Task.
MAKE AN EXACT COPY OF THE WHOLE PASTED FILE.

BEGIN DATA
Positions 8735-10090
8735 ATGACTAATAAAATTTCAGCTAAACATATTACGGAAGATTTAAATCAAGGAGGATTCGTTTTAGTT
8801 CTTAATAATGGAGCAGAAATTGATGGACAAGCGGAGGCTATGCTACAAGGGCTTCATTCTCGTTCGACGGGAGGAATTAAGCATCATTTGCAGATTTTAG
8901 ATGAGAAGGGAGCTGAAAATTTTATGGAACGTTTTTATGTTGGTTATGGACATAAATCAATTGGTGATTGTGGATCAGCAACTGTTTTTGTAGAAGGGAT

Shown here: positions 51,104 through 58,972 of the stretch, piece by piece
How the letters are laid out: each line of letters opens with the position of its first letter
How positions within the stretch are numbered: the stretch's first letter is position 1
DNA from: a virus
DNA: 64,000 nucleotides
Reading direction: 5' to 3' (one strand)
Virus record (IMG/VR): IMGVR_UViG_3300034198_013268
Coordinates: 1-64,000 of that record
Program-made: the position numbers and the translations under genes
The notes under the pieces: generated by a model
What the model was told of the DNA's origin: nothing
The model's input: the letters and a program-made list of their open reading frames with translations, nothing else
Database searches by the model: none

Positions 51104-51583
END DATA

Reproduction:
Positions 8735-10090
8735 ATGACTAATAAAATTTCAGCTAAACATATTACGGAAGATTTAAATCAAGGAGGATTCGTTTTAGTT
8801 CTTAATAATGGAGCAGAAATTGATGGACAAGCGGAGGCTATGCTACAAGGGCTTCATTCTCGTTCGACGGGAGGAATTAAGCATCATTTGCAGATTTTAG
8901 ATGAGAAGGGAGCTGAAAATTTTATGGAACGTTTTTATGTTGGTTATGGACATAAATCAATTGGTGATTGTGGATCAGCAACTGTTTTTGTAGAAGGGAT

Shown here: positions 51,104 through 58,972 of the stretch, piece by piece
How the letters are laid out: each line of letters opens with the position of its first letter
How positions within the stretch are numbered: the stretch's first letter is position 1
DNA from: a virus
DNA: 64,000 nucleotides
Reading direction: 5' to 3' (one strand)
Virus record (IMG/VR): IMGVR_UViG_3300034198_013268
Coordinates: 1-64,000 of that record
Program-made: the position numbers and the translations under genes
The notes under the pieces: generated by a model
What the model was told of the DNA's origin: nothing
The model's input: the letters and a program-made list of their open reading frames with translations, nothing else
Database searches by the model: none

Positions 51104-51583